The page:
The Yale Law Journal


RECENT


Collection

Yale Law Journal Public-Interest Fellowship Essays

In this Collection, the 2019-20 Yale Law Journal Public-Interest Fellows draw on their work experiences. They present a novel approach to tackling inaccurate population data in malapportionment litigation; argue that criminal-defense attorneys and judges must convey the denaturalization consequences of plea deals; and explore New York City’s undercollection of fines.

20 Oct 2020

Forum

Reading the ACA’s Findings: Textualism, Severability and the ACA’s Return to the Court

Challengers are using false textualism to implode the ACA. They argue that a findings section is an “inseverability clause,” ignoring the text and location; the language is boilerplate not for severability but for the commerce power; and Congress’s actual inseverability clauses are unmistakably explicit, using language absent from the ACA.

02 Oct 2020
Statutory InterpretationLegislationCongress

Forum

Political Wine in a Judicial Bottle: Justice Sotomayor’s Surprising Concurrence in Aurelius

This Essay criticizes Justice Sotomayor’s concurring opinion in Financial Oversight and Management Board for Puerto Rico v. Aurelius Investment, LLC. for offering a one-sided and misleading explanation of the island’s constitutional status, and thereby taking sides in Puerto Rico’s decolonization debate.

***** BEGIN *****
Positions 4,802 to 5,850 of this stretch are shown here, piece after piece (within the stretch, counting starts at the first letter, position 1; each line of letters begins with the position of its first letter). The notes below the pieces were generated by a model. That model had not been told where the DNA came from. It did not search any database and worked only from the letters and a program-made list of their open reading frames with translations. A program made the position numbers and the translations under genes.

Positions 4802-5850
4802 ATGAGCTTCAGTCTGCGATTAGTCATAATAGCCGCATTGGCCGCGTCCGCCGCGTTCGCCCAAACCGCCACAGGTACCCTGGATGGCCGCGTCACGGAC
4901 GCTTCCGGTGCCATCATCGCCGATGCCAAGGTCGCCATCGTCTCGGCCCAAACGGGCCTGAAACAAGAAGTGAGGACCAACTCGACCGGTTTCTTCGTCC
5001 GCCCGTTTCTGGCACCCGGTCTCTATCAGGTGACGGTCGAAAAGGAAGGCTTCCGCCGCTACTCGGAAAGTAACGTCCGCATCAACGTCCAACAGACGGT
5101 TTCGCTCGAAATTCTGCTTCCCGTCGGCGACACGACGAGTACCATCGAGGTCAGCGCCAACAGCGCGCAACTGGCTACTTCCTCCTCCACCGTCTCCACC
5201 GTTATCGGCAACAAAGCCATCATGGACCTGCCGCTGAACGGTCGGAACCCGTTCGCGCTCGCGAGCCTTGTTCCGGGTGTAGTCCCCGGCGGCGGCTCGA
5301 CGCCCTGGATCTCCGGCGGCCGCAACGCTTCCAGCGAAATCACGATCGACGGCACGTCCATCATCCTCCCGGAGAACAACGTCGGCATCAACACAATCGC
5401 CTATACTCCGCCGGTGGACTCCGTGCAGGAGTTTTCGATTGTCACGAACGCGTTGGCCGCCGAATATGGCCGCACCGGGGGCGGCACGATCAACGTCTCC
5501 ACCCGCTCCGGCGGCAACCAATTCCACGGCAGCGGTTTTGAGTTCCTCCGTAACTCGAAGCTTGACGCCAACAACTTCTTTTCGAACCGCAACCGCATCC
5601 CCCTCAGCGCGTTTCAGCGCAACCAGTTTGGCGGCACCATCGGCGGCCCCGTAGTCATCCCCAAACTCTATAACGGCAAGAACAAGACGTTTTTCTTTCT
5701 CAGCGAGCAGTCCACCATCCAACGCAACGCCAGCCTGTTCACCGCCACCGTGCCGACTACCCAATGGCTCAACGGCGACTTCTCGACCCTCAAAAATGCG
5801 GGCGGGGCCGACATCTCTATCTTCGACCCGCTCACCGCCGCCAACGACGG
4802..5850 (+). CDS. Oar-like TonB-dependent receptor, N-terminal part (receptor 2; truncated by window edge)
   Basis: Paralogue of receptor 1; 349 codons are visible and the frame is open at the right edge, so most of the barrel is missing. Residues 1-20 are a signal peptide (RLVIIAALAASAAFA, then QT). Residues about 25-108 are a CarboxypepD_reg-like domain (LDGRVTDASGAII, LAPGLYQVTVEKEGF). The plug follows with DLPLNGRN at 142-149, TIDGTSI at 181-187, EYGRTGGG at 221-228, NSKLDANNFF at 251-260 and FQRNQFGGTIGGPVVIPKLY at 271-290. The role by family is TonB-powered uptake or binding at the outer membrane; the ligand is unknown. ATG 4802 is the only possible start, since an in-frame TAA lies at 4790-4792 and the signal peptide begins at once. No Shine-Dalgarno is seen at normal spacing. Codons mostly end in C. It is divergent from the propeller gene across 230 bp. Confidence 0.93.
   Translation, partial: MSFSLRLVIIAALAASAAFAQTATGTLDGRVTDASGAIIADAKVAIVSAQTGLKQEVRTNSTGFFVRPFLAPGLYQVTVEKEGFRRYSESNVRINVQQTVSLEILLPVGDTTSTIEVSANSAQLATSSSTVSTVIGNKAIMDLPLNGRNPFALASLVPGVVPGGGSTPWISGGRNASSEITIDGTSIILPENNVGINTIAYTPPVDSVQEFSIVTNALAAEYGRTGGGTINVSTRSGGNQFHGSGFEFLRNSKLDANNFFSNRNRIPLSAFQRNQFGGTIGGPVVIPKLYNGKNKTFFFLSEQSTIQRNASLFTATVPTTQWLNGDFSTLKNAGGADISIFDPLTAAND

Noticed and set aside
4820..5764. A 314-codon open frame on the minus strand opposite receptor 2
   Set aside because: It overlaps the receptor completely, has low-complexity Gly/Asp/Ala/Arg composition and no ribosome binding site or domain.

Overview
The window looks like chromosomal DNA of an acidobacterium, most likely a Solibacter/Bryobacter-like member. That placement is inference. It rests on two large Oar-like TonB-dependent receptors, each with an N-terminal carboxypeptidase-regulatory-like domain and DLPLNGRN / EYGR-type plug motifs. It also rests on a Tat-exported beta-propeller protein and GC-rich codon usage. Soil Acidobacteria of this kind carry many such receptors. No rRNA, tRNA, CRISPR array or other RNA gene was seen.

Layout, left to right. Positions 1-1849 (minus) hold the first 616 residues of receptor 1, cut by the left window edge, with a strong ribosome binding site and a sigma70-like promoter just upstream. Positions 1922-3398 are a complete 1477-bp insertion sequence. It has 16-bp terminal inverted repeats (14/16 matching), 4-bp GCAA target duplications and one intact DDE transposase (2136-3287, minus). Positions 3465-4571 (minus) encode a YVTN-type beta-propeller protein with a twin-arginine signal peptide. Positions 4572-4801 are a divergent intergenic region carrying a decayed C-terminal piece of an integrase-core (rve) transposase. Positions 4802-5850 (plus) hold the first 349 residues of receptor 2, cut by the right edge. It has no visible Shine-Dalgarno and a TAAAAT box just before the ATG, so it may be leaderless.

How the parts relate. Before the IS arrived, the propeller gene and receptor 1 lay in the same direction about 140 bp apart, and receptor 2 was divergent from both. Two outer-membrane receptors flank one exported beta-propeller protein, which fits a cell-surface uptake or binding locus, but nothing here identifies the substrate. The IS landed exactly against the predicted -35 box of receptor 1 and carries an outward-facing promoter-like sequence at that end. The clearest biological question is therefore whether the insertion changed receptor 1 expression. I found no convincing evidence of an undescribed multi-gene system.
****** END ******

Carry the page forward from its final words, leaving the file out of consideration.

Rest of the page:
21 Sep 2020
Constitutional LawU.S. Territories

Forum

Deadly Delay: The FDA’s Role in America’s COVID-Testing Debacle

Recently, the FDA asserted authority to regulate a type of COVID-19 diagnostics known as laboratory-developed tests, which long have been a front line of response to emerging disease. FDA did not, and should not, have authority to regulate these tests. Its intervention added minimal value while contributing to deadly delays.

 

29 Jul 2020
Health LawAdministrative Law

Forum

State of the Art: How Cultural Property Became a National-Security Priority

Until recently, the United States did little to help repatriate looted antiquities, thanks to a powerful coalition of art collectors, museums, and numismatists who preferred an unregulated art market. This Essay explores how the United States came to treat the protection of cultural property as an important national-security issue.

 

19 Jul 2020
Art LawInternational LawNational Security

Forum

The New Oil and Gas Governance

Even as the United States has become the world’s leading producer of oil and gas, U.S. oil and gas governance has changed drastically. States have amended statutes, applied existing laws, and modified common law doctrine to move beyond a once-unilateral focus on maximizing production and address environmental and social concerns.

29 Jun 2020
Energy and Natural Resources Law


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